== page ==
Photo credit: USGS

Agriculture is the single, largest source of pollution in the Chesapeake Bay – and in Maryland, agriculture is dominated by the poultry industry. As farming practices have become more industrialized, chickens are increasingly being raised in large-scale Concentrated Animal Feeding Operations, known as “CAFOs.” These enormous poultry houses enable farmers to keep large numbers of chickens contained in confined spaces. In our work to reduce pollution from agriculture, MCAC advocates for regulations to keep pollution from CAFOs in check.

More, bigger chickens = more manure

The number of poultry houses is expanding on Maryland’s Eastern Shore and across the Delmarva Peninsula. Data shows that the number of chicken houses on Delmarva has jumped by more than 300 houses since 2011. These houses can hold more chickens than ever before – and the chickens themselves are bigger than ever. This will create more manure even as the state is actively trying to REDUCE the amount of manure spread on farm fields.

For more information, view our fact sheet on CAFOs.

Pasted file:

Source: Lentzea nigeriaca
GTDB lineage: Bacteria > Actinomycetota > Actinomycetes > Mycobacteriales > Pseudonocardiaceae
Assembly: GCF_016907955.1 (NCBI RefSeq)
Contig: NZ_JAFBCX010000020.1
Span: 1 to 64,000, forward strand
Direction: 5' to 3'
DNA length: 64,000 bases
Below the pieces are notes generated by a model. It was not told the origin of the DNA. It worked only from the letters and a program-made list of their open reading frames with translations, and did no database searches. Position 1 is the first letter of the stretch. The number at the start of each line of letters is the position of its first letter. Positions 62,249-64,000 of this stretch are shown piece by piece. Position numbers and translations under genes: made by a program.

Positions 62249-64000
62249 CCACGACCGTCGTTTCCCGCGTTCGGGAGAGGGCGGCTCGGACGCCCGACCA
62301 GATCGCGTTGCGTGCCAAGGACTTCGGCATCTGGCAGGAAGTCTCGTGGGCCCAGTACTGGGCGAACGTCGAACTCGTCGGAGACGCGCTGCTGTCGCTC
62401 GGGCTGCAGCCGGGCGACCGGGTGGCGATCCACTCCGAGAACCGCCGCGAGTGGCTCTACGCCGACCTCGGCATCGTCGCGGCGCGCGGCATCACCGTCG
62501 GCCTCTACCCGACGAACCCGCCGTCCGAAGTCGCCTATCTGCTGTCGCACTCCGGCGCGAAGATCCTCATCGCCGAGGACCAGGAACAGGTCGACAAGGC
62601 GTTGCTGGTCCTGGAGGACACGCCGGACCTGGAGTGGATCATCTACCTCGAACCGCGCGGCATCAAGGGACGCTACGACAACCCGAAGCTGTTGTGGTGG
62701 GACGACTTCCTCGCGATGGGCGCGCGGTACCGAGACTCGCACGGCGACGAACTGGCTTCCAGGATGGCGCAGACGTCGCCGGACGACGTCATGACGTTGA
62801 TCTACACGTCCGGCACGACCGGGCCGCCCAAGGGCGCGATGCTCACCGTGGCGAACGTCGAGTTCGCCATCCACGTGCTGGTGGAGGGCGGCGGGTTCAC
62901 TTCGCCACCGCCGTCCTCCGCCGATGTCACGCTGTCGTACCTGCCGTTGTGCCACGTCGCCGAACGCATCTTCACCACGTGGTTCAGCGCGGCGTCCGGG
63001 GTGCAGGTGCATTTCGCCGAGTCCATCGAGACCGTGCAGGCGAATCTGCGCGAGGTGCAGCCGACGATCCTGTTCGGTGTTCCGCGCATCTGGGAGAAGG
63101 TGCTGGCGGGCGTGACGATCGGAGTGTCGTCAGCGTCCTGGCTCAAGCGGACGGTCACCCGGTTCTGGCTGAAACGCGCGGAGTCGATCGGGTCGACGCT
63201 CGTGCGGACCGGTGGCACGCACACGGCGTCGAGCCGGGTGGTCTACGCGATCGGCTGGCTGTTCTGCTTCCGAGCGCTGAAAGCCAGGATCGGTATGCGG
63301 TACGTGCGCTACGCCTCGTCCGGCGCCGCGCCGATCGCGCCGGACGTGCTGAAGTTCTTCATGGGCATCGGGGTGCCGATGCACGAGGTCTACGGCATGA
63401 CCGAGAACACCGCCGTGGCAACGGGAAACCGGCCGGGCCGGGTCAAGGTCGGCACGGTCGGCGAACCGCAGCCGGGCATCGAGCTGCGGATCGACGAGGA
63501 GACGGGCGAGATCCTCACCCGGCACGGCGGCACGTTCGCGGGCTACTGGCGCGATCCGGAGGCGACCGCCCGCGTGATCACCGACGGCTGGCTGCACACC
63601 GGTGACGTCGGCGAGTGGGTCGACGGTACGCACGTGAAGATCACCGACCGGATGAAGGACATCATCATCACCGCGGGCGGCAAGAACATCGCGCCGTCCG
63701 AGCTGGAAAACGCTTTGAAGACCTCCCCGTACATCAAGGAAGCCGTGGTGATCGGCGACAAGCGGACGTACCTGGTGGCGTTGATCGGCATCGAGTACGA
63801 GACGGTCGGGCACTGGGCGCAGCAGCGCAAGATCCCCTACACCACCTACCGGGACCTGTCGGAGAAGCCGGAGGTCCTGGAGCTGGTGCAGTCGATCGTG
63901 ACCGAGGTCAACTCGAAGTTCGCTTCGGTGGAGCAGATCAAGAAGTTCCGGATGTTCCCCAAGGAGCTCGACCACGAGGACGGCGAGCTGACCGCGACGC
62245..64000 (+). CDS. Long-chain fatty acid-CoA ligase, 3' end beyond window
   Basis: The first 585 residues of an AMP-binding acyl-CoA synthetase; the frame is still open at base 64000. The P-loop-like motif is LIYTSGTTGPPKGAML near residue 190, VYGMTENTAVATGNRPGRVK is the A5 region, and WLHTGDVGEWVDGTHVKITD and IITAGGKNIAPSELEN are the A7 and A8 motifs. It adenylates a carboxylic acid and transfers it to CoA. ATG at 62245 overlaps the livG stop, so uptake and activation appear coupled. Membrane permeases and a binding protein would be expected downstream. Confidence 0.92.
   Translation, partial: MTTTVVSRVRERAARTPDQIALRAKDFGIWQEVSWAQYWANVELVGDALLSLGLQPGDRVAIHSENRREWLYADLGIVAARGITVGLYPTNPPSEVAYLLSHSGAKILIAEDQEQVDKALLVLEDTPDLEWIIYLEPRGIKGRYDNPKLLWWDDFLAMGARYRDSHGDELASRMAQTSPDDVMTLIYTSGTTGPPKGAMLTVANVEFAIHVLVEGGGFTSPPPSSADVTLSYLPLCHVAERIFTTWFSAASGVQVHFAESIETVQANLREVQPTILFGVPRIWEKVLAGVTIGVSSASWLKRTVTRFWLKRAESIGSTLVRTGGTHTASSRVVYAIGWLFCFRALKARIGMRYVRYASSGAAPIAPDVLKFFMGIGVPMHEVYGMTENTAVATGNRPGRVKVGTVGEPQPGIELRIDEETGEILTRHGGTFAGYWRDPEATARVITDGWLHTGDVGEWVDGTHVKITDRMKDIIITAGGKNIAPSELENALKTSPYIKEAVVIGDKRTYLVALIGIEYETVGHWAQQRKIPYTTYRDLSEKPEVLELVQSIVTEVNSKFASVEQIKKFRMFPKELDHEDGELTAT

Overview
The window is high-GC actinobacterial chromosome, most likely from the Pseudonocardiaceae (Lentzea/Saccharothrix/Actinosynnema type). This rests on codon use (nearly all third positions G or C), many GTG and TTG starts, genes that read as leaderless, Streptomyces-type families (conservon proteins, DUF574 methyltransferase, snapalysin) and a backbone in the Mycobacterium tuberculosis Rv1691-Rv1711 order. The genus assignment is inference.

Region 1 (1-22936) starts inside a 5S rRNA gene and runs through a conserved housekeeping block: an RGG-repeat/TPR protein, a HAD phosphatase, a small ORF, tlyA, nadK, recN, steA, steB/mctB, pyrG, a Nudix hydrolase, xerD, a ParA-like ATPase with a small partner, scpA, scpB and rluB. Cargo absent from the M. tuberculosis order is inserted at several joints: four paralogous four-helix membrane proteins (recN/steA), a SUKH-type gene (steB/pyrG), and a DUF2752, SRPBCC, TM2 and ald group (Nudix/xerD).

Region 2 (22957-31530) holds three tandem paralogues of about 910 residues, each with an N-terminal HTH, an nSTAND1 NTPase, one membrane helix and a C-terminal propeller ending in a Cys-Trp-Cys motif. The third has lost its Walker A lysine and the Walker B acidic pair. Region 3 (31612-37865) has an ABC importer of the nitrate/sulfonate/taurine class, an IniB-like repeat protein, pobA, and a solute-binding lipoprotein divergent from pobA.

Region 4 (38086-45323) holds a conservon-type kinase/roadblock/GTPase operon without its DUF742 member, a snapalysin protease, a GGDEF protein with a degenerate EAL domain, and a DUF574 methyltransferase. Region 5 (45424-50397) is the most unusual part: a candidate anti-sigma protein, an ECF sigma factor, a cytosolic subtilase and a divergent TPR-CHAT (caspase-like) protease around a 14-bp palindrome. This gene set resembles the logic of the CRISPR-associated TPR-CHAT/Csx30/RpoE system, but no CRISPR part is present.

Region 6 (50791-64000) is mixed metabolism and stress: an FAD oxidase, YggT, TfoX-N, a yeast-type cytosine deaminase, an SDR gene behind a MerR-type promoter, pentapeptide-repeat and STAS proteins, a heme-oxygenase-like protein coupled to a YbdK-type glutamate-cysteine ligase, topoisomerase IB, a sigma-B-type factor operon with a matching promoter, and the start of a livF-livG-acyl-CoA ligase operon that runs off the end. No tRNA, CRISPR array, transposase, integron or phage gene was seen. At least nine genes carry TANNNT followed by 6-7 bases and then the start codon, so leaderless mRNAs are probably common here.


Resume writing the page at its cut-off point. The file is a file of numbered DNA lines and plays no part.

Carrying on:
Air emissions 

It’s not just manure – factory farms produce toxic gases, including ammonia, which pose threats to human health. Unfortunately, local governments on the Eastern Shore as well as the state do not have adequate monitoring of these emissions or public health ordinances that would create protections against threats to air quality and drinking water from industrial-sized poultry operations.  Meanwhile, childhood asthma, lung cancer and lung disease rates on the Lower Eastern Shore are some of the highest in the state.

We need better data on air emissions from CAFOs to protect residents from their harmful effects. For more information, see our testimony in support of the Community Healthy Air Act and check out our 2018 fact sheet.

chaa infographic

Who is responsible for the waste?

Big chicken companies make large profits but aren’t legally required to bear responsibility for the waste they produce. Instead, Maryland taxpayers and farmers pay to dispose of hundreds of tons of poultry litter each year. The companies own the birds, control the feed and have complete oversight and control of on-farm practices but leave contract growers with responsibility for the poultry litter.

MCAC has advocated for legislation to require big chicken companies to take responsibility for their own waste product – just as other industries are required to do. For more information, view our fact sheet on the Poultry Litter Management Act.

Updated: December 2017